If you are interested in volunteering and making a difference on the Rubicon Trail please contact us at 888-678-2426 or email us at info@rubicontrilfoundation.org.

All kit contents were bought by the Rubicon Trail Foundation and our generous donors.

Mission: To enhance the future health and use of the Rubicon trail, while ensuring responsible, motorized, year-round trail access.

Vision:  To be the trusted stewards of the Rubicon Trail, ensuring sustainability for the experience of the users.

By Ken Hower

A Day In The Life…of a Poo Truck Driver

By John Arenz


John Arenz and Merlin Scott in the RTF Poo Truck

I guess everyone knows by now that I’m the day to day poo truck driver for RTF. At this point it is also common knowledge that El Dorado County next season will take over this service. We (RTF) couldn’t be happier! When we built the poo truck, we did so as proof of concept. A little history, in 2010, the anti-Rubicon closurists were watching the trail intently. They campaigned the agencies (El Dorado County and the Forest Service), saying they couldn’t spend money putting bathrooms on the trail because they had no way to service them, and of course that they couldn’t spend money building a service truck because there was nothing to service. Chicken and egg, if you will. RTF built the truck and started providing the service to help solve the sanitation problem on the trail because it needed to be done, the same way the county built the  bathrooms…because it needed to be done. Now that RTF has proven it can be done, it’s time for a government agency (the County) to take it over.

So on to the original subject. A typical day for me on the Unimog starts at Spider Lake. I pack a lunch, fill the mog with water and leave as early as I can. It takes me about five hours to go to the far end of Buck Island Lake, suck out the four toilets (about 350 gallons of poo slurry) and return to Spider, pumping the Arnold’s Rock toilet on the way back. From there it’s another two hours to the Ellis vault to dump, and two hours back to Spider. So a nine hour day. The following day, thankfully, is much shorter. It usually takes about 5 hours to do that. On the trail I chat with people on the trail, educate and just try to be friendly.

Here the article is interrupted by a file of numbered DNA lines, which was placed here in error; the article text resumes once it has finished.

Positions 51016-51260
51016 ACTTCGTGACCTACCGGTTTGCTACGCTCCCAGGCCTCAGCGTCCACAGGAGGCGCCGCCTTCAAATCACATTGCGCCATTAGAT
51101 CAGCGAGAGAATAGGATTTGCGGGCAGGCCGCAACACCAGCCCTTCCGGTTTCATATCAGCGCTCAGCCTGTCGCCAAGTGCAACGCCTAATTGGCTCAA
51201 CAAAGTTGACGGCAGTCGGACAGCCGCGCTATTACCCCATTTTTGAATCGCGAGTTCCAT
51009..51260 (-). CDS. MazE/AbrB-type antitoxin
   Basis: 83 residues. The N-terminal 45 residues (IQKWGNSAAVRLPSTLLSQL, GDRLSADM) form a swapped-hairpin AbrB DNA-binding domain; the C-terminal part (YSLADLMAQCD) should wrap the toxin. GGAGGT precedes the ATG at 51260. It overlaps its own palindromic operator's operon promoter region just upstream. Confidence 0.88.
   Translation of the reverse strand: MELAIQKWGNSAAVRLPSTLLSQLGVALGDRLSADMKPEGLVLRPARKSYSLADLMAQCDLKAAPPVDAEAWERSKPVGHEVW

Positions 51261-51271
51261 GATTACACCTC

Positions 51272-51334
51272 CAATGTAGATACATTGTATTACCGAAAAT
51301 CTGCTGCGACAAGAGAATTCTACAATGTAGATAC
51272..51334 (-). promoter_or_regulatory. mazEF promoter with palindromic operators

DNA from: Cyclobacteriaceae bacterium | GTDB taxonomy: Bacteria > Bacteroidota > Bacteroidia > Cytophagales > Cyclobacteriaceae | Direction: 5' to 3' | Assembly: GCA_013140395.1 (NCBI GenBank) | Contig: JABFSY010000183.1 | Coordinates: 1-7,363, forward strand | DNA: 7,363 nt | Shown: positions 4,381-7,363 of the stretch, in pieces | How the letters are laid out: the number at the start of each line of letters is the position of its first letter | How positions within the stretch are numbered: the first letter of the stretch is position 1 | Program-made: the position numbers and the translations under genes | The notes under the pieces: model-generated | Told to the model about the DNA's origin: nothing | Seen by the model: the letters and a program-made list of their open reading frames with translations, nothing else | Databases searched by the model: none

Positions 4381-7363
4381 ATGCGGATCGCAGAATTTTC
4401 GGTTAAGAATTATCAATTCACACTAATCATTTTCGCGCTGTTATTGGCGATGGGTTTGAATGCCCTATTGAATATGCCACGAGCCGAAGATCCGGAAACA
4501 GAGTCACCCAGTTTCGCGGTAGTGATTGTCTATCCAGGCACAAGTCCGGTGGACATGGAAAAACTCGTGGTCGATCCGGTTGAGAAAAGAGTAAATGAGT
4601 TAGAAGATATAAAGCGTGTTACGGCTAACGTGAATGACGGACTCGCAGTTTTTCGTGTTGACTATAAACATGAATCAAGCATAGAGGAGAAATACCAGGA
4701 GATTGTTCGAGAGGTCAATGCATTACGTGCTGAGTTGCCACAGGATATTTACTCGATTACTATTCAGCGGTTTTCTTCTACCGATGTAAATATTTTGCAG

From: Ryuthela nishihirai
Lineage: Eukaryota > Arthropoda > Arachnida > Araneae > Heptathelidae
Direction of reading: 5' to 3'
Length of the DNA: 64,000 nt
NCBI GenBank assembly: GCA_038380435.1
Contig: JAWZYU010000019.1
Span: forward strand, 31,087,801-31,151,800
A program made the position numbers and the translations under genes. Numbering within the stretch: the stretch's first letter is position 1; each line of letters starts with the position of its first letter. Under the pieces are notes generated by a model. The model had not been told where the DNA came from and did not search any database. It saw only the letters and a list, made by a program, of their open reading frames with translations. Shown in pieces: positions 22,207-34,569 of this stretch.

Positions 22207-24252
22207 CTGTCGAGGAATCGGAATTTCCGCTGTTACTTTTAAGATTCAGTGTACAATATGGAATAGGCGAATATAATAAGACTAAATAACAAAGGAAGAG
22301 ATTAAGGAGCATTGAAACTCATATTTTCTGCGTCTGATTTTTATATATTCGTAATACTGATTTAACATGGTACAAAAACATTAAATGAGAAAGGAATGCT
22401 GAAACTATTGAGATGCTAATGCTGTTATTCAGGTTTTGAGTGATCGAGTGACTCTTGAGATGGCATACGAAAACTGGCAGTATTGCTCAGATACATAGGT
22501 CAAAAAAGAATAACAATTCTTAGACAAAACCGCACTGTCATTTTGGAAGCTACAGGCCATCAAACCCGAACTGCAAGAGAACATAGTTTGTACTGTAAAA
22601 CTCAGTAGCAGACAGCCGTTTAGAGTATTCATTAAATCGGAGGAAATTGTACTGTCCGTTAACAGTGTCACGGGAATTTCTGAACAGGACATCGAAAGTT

Sounds simple, and it is, usually. Of course, sometimes things don’t go as well. I’ve popped tires turning a nine hour day into a three day extravaganza trailering a new 250 pound tire and wheel in and changing it. I’ve also run out of gas in the pump and had to beg borrow, and steal fuel, ok mostly beg, from trail users (yeah, I know, dumb). Of course, users create roadblocks too. I HATE wipes. They clog the machine and must be removed using a hook and pliers. Please, please, don’t put wipes in the toilets! I’ve found some interesting stuff in toilets too…many pairs of underwear (men’s and women’s), pajamas, lots of random trash, full bags of trash, and one of my favorites, a block of cheddar cheese. Who does that? All of this stuff has to be removed, bagged, and placed in a leak proof bucket to be taken off the trail and placed in the trash. Yes, that happens in my personal rig.

I’m looking forward to next season!

By Ken Hower

Steve Morris – A True Rubicon Legend


It is with sadness that we give tribute to one of the true Rubicon Legends, Steve Morris. On Saturday, July 27, 2019 at the 67th Jeepers Jamboree in Rubicon Springs, Steve passed on. Steve was a true pioneer of the Rubicon Trail, participating at the beginning of the Jeepers Jamboree with Mark Smith, a partial owner of Rubicon Springs, the first President of Cal4Wheel, a 2019 inductee of the Off-Road Motorsports Hall of Fame, Rubicon Trail Foundation Rock Award winner and the name behind Morris Rock on Cadillac Hill. Steve had dedicated his life to spreading the message on the beauty of Rubicon Springs and through ownership, making sure the Rubicon Springs is available to everyone. Steve couldn’t have written a better life script passing away at Rubicon Springs after being with his family and so many friends during the event he loved so much. He will be missed and remembered by so many for generations to come. The Rubicon Trail Foundation sends it’s sympathies to Steve’s family.